How can I find out what teaching is really like?

school-students

Teaching is a rewarding and vibrant career with many benefits but before you begin the journey to become a teacher you should spend some time finding out what teaching is really like.

What is teaching really like? Is teaching challenging?

We asked Stuart Russell, Director of Initial Teacher Training at KMT, to tell us some of the most common questions he receives from prospective teachers:

“We do get questions about pupil behaviour and of course workload, but what applicants really they want to know is what it’s actually like to work in a school. That is why getting some high-quality school experience is vital.”.

We answer some of the most common questions below and if you would like some tips on organising some school experience you can read our blog .

What is a typical working day like for a teacher?

As most teachers will tell you, there’s no such thing as a ‘typical working day’. That’s because teaching is one of the most varied professions, and no two days are the same.

Although the school day starts for pupils at around 9am, your day will start considerably earlier and usually go on beyond 4pm. As well as your teaching, planning and marking you will also have weekly department meetings and parents’ evenings throughout the year. The best way to find out what it feels like to work in a school is to spend a few days in a school or attend a recruitment event where you can speak to current teachers and trainees.

How will I manage pupil behaviour?

Developing your classroom management will be a strong focus early on in your training but it is important to remember that managing behaviour is only a small part of what it means to become a teacher. The keys to successful behaviour management lie in building positive relationships with your pupils and engaging them in learning which inspires and challenges.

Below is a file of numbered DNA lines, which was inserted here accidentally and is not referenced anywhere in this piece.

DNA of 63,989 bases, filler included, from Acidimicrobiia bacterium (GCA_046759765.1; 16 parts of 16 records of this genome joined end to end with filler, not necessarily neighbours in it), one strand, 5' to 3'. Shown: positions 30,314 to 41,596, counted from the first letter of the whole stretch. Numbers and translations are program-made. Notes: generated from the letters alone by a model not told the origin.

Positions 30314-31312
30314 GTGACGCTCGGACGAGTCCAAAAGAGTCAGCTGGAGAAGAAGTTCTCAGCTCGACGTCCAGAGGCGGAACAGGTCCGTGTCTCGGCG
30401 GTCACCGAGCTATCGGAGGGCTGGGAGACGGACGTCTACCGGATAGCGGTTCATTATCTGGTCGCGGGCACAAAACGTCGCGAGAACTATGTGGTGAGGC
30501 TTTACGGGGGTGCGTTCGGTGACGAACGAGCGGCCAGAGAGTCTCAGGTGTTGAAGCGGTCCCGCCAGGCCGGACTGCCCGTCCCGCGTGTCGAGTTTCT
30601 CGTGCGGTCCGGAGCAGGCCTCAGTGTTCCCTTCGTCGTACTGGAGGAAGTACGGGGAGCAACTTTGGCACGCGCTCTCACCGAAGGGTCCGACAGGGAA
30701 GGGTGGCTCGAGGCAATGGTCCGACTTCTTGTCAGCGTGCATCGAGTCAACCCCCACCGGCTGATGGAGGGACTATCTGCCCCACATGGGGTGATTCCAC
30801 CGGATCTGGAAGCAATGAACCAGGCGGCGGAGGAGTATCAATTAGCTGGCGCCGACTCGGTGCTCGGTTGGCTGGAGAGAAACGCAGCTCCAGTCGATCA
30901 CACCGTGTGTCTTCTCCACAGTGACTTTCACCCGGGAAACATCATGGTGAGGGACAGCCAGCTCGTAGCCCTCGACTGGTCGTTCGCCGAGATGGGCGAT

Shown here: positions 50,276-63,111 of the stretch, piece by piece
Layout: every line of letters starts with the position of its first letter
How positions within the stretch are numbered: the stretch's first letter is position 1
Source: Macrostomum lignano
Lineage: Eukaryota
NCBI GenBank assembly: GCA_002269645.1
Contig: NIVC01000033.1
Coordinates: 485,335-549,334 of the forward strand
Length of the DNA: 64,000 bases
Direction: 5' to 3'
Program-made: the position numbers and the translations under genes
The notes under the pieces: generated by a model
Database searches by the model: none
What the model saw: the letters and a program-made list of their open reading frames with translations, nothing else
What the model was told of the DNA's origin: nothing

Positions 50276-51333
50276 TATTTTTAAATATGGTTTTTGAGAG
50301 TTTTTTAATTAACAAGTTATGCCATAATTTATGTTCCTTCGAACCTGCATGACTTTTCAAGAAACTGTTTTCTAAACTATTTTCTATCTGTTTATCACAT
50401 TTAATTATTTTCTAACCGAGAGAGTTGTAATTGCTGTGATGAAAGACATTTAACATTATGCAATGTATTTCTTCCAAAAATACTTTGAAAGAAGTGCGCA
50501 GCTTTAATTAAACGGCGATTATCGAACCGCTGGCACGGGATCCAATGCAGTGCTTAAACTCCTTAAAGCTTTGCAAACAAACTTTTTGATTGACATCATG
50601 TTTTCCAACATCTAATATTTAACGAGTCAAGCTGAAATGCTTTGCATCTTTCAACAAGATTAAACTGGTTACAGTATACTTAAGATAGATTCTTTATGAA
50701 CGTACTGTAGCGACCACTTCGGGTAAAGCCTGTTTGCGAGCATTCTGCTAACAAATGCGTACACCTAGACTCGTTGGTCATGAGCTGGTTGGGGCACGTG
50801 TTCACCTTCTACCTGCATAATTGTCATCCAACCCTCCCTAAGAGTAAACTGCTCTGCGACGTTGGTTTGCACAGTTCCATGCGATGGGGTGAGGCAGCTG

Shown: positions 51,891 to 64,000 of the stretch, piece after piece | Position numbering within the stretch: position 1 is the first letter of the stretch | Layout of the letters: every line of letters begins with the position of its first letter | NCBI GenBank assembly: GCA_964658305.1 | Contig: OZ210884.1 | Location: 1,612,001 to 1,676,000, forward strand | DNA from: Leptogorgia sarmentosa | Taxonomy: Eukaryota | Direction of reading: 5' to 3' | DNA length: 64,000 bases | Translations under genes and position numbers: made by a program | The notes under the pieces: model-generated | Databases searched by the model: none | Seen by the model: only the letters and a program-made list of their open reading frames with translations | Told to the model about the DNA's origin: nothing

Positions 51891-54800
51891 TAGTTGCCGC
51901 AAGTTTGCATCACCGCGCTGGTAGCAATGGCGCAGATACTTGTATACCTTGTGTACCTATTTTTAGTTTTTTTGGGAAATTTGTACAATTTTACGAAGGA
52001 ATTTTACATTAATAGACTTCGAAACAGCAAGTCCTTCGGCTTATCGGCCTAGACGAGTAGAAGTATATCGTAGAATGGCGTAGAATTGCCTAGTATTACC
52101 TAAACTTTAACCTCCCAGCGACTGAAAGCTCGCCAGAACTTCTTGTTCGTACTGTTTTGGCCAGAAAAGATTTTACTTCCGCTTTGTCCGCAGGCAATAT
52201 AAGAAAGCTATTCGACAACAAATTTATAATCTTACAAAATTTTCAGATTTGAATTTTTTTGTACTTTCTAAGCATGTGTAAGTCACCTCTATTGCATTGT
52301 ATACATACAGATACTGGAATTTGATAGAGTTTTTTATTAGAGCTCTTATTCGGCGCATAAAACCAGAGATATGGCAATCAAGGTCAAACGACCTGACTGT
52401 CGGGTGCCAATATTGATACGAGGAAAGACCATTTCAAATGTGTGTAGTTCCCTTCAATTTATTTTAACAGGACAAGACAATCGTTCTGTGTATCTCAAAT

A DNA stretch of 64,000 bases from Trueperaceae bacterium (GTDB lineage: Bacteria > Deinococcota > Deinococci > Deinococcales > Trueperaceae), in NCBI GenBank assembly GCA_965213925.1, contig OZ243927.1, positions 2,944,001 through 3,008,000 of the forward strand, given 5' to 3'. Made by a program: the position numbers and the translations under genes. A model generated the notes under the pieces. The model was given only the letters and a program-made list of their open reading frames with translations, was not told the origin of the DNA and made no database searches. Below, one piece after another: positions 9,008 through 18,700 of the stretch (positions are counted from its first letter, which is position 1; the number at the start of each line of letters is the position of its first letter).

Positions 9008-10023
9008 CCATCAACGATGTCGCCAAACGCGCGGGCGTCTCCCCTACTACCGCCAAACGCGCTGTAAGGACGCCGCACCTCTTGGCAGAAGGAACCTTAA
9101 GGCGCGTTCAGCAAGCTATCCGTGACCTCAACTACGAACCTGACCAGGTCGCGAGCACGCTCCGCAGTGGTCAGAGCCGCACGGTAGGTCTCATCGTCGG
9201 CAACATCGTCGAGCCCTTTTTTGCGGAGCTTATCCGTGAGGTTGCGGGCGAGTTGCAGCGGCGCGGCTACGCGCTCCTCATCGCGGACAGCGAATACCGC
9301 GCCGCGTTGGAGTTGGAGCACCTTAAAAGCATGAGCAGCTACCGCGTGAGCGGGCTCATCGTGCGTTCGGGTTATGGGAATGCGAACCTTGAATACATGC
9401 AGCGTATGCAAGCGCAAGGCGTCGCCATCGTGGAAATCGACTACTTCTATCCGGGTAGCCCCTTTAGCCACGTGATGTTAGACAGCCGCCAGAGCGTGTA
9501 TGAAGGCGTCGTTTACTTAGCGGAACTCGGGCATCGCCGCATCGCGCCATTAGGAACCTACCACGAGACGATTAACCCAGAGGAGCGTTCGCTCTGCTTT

Here are some of our tips for improving classroom behaviour

  • Establish rules and routines and apply them consistently
  • Start the lesson confidently and get out from behind your desk
  • Use closed requests and try saying ‘thank you’ rather than ‘please’
  • Wait for quiet and refuse to speak over students (this is harder than it sounds)
  • Be positive and persuasive, focussing your comments on learning rather than behaviour
  • Don’t take things personally and try to see each new lesson as a fresh start

Spending some time in a school will help you understand the realities of the classroom and it is important that you observe a range of lessons before you apply for teacher training courses.

How will I balance my workload?

Workload is often cited as a reason why teacher leave the profession and it can be hard to strike a balance, especially in your training year.

During your training year and the first few years of your career you will work closely with a mentor who will help you develop strategies to cope with the demands of planning and marking. It helps to be organised and make a note of workload ‘hot-spots’ throughout the year such as assessment points or as report writing deadlines.

Reducing workload is a key priority for school leaders and the government has published serval guides for schools on reducing workload around marking, planning and assessment. The most important thing to remember is that you are not alone and always to speak to the teachers you are working with if you feel things are getting on top of you.

Although days can be busy, every day you’ll get the chance to give something back and make a difference to the lives of young people. A career in teaching also attracts many benefits, including a long summer holiday which is unique to the profession.

Further reading/information